Rolling Stone , the iconic 50-year-old magazine of music and counterculture, is putting itself up for sale amid an increasingly uncertain outlook, its founder said.
Jann Wenner — who started Rolling Stone in 1967 as a hippie student in Berkeley, California and now runs it with his son Gus — told The New York Times that the future looked tough for a family-run publisher.
Focussed on rock
“There’s a level of ambition that we can’t achieve alone,” Gus Wenner told the newspaper in an interview published late on Sunday. “So we are being proactive and want to get ahead of the curve,” he said.
One of the most influential magazines covering rock music, Rolling Stone has also been a home for experimental writers such as the gonzo journalist Hunter S. Thompson.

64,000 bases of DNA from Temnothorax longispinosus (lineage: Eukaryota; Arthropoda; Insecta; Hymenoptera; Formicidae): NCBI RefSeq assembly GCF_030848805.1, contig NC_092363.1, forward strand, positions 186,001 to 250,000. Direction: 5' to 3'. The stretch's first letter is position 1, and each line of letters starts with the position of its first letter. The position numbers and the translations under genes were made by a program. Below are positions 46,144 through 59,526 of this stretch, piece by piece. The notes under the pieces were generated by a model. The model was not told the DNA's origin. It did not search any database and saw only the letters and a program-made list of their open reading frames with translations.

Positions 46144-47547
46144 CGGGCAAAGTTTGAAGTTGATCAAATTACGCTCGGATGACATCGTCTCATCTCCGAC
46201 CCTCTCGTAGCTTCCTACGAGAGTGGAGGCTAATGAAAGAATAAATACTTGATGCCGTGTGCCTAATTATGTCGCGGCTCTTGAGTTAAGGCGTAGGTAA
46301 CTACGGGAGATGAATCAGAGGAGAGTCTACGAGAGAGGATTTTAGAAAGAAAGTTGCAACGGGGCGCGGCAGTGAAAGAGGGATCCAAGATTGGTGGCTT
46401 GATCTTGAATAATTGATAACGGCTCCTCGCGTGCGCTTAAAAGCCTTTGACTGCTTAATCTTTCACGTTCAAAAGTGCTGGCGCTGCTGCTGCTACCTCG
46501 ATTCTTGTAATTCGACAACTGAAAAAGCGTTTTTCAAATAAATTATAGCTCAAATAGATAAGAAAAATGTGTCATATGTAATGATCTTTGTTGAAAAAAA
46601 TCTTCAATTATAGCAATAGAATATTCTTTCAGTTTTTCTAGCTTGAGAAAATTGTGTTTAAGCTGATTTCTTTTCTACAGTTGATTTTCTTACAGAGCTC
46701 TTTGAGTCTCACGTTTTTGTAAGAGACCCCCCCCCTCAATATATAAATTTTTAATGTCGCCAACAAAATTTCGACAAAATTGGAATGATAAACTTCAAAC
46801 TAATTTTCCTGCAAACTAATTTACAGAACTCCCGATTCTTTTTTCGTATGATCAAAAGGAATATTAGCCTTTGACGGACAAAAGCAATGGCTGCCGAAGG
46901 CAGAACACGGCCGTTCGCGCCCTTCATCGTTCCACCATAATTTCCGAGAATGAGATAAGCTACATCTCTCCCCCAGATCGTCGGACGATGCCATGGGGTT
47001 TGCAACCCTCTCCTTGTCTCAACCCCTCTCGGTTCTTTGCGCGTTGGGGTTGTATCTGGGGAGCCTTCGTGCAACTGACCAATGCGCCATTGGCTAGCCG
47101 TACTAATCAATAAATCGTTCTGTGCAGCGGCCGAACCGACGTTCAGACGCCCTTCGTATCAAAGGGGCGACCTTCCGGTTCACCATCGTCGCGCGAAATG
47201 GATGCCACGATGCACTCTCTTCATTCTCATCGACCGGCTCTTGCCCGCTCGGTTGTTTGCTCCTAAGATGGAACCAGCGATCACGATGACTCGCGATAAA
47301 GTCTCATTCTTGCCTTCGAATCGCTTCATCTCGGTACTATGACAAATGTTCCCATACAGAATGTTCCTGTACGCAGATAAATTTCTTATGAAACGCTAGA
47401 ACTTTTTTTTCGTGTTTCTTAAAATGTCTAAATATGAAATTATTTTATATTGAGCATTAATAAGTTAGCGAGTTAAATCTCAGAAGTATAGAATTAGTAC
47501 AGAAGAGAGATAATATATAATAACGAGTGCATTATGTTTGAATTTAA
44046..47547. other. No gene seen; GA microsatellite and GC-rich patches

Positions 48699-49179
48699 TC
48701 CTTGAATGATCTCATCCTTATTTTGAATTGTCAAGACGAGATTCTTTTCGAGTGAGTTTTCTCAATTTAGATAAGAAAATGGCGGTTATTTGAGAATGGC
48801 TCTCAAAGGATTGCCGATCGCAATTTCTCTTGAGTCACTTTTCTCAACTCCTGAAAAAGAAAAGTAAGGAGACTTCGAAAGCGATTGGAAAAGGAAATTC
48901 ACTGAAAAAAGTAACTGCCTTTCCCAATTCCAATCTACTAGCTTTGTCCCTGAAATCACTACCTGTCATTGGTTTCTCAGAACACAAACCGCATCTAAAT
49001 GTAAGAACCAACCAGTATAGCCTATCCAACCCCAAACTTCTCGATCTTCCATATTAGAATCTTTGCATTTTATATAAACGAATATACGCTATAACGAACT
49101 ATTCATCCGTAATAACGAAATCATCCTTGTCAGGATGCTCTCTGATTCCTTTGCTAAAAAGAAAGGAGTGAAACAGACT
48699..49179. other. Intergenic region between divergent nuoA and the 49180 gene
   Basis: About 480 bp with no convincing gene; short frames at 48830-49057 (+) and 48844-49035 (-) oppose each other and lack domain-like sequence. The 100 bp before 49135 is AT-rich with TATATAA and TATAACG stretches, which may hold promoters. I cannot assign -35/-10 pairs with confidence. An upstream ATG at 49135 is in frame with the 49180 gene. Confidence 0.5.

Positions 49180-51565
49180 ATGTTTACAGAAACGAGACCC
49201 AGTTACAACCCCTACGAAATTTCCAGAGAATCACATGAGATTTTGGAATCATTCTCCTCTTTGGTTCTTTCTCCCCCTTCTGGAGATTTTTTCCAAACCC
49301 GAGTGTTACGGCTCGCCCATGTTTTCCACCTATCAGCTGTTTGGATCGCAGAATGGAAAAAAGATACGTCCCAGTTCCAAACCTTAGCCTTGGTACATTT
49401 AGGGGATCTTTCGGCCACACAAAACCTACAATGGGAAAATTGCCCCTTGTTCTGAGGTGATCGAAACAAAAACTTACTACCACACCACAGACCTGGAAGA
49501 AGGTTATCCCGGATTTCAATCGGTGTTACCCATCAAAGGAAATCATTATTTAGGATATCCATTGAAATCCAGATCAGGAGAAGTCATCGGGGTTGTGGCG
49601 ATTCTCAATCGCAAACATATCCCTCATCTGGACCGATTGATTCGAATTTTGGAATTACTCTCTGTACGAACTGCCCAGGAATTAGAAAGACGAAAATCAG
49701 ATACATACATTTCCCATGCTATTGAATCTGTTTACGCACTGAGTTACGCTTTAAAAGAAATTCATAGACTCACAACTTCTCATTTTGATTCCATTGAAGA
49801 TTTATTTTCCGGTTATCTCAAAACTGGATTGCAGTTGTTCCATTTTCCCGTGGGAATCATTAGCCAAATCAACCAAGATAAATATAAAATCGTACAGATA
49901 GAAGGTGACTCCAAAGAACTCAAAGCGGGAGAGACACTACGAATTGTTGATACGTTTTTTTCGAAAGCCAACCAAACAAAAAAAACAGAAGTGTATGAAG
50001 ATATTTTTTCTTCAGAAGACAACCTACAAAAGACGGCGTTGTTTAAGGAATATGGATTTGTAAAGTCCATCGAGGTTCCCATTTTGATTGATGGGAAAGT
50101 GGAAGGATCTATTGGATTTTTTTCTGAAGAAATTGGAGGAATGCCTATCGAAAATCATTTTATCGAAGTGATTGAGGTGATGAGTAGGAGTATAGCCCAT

But the magazine’s reputation — and finances — were badly damaged when it retracted a 2014 story about an alleged gang rape at the University of Virginia, with a review finding that Rolling Stone did not undertake basic journalistic procedures to verify the facts.
Sale of 49% stake
Rolling Stone last year sold a 49% stake to a Singaporean music and technology start-up, BandLab Technologies, which is headed by Kuok Meng Ru, the scion of one of Asia’s richest families.
It was not immediately known if Mr. Kuok would want to take a controlling stake in Rolling Stone .
The Wenner family earlier this year sold its other two titles — celebrity magazine U.S. Weekly and lifestyle monthly Men’s Journal — to American Media, Inc., a publisher of supermarket tabloids including The National Enquirer .